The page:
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Watching the Red Sox Clinch

game nightI’ve had multiple requests about Monday’s game. I don’t think I could describe it, couldn’t do it justice. I got enough requests that  I’ll give it a try.

I’ll set the stage a bit by saying that I was at Sunday’s game, the loss, the night before.  That was a long, slow, game, but dramatic and filled with emotion.  Beckett was clearly off.  I give the Sox credit for being close.  Still, it was draining and hurt the spirit.  

Side note: I think that is the first game in Fenway I’ve been to with more than 39,000 attendees.  Is that a record for the modern era?

Monday’s game had a different atmosphere.  Sunday people had arrived hoping to cheer a coronation.  Monday people came to cheer a win, but with a healthy fear for a loss.  Game 5 in Anaheim was a grim prospect, so Game 4 was a quasi-must-win game.

People were ready to stand and cheer.  Virtually any 2-out situation or key at-bat brought some of the crowd to its feet.  The rules were unclear, though.  It wasn’t unusual to look out at the park and see whole swaths of the park standing, then a bright line of division with a swath of sitters.  Who could tell what made one section stand or sit.  In my section, the very front rows tended to sit, but everyone else stood.  I was often the front-most stander, and that was a bit odd.  I really didnt’ care.

angels idiotThere were very few Angel fans.  I didn’t see any on Sunday and saw one on Monday.  I think he might have been the reason so many people stayed seated in front of me – they didn’t want to be like him, standing alone in the second row.  He got ejected eventually.

Lester was pitching a gem, and everyone knew it.  The question in my mind was whether or not the Red Sox offense would find the stroke.  They were 9 innings into a shutout streak, and you can never tell when those will break.  When the Sox got two in the fifth, the stress relaxed a half-notch. No one was writing any conclusions, but you had to like being ahead 2-0 better than the alternatives.

When the 6th and 7th passed without any threat, you started to feel a rise in expectations.  The math kicks in: “only six more outs!”  And then the Angels struck.

gametimeOkajima started smoothly with two outs.  He walked Teixeira.  A two-out walk seemed harmless enough, but with Guerrero coming up, it’s a bigger deal than you’d think.  Masterson came in and walked Guerrero.  It’s hard to blame him.  In person, Guerrero is downright scary.  He has no meaningful strike zone.  His bat can hit anything, anywhere.  Then Torii Hunter.  The situation was still manageable, still room for error: a single wouldn’t be fatal.  Just get by.  Then there was the passed ball, and suddenly it was second and third.  No more room for error.  And just like that, the mistake – single to Hunter, tie game.  Masterson got out of the inning from there.

Here’s where words fail me.  The game is frozen, but still moving.  Maybe it’s me frozen.  But the pitches keep coming, each one of them filled with risk and hope.  The game  can change now now now now now but it doesn’t change.  We’re all stuck in this weird limbo, hopeful, fearful, unable to change the outcome, unable to predict the outcome, just stuck.   We cheer, we sit, we stand, but we’re all just stuck.

The feeling changes in the ninth with an Angels lead-off double – you can feel the earth tilt against you.  Then a picture-perfect bunt gets the runner to third.  You know that the odds are really stacked against the Sox now.  The Angels are likely to score, and you know that the Sox are unlikely to muster another two runs, having scored only two in the last 18 innings.  Then, still frozen, something crazy happens that you can’t see too clearly, as Varitek charges up the third base line after a pitch.  Then you see the ball bounce away, and you know that you are doomed. Still frozen, but now doomed and frozen.  You wait for the Angel to run home.  Instead, he turns and walks into his dugout.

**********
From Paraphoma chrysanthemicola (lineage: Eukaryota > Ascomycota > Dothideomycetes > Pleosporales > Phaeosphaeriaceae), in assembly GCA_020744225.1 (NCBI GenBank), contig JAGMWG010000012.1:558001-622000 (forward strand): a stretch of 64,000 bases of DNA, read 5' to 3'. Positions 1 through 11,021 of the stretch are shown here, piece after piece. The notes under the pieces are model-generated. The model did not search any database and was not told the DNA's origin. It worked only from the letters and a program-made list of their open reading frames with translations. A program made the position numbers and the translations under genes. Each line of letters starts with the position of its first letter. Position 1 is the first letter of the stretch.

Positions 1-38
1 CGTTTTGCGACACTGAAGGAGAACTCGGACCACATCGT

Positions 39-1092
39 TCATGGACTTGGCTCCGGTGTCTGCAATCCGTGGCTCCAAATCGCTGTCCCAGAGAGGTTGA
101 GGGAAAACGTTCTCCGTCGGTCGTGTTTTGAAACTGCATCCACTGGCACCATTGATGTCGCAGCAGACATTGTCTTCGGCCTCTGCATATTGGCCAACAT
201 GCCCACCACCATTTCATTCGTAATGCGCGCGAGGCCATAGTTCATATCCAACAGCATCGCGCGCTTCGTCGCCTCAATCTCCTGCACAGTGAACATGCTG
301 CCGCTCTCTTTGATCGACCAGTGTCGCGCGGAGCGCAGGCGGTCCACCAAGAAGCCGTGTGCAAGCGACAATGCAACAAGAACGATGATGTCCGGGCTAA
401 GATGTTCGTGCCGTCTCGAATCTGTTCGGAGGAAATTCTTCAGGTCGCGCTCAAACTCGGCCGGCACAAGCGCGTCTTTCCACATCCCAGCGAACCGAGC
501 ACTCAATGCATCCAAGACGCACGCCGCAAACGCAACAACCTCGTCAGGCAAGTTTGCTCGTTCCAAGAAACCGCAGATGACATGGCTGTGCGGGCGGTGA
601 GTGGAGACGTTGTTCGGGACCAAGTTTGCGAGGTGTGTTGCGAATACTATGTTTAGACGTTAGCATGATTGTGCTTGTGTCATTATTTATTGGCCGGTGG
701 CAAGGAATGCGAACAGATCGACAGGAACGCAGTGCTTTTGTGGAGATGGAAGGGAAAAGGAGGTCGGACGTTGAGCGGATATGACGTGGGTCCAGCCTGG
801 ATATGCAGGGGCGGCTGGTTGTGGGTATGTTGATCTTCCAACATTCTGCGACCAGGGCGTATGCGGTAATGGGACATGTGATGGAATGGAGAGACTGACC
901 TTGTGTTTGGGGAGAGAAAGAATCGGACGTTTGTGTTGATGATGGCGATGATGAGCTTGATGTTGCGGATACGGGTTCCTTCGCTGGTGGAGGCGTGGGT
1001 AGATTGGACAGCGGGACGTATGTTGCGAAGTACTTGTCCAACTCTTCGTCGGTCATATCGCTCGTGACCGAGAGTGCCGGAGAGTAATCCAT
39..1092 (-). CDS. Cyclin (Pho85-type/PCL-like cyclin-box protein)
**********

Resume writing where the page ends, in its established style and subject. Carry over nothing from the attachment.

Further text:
As you all know, what actually happened was that Varitek tagged him, then dropped the ball.  On the far side of third base in an unexpected place, you can’t tell that from the bleachers.  From the bleachers, it feels like a miracle just happened.  I was in shock, but I told Twitter what I knew. The top of the ninth passed without damage.

Then the bottom of the ninth.  It was never a sure thing, a nice one-out double, a close two-out single.  The night before had been full of chances, but no runs.  You knew there was hope, but until the run crossed the plate, it was only potential.  We’d seen potential fail before, and fail recently.  When the run crossed the plate it was joy, releif, and happy mayhem.

billy dunnI stuck around the park, smiling like a fool, cheering and shouting.  I watched the team on the screen in the lockeroom, watched them come out onto the field.  I watched their young kids sprint around the infield.  I watched them douse the cop, Billy Dunn, with champagne.  I decided that there were too many lingerers and the party was going to run out of steam before anything magical happened and  I went home.

I spent Tuesday hoarse, tired, and still a bit shell-shocked.

And that is what it’s like to be there when your team wins the ALDS.


Comment from Rik Waero
Time: October 10, 2008, 9:13 am

Great report, thanks!

Congrats, good luck in the ALCS

Comment from Jeff Siegle
Time: October 10, 2008, 2:04 pm

Dan — How great that you got to be there, and this is such a thorough and compelling write-up. Thanks for taking the time to put pen to paper, and the magic of the experience is well captured. Thanks, and enjoy the ALCS – wish I could be there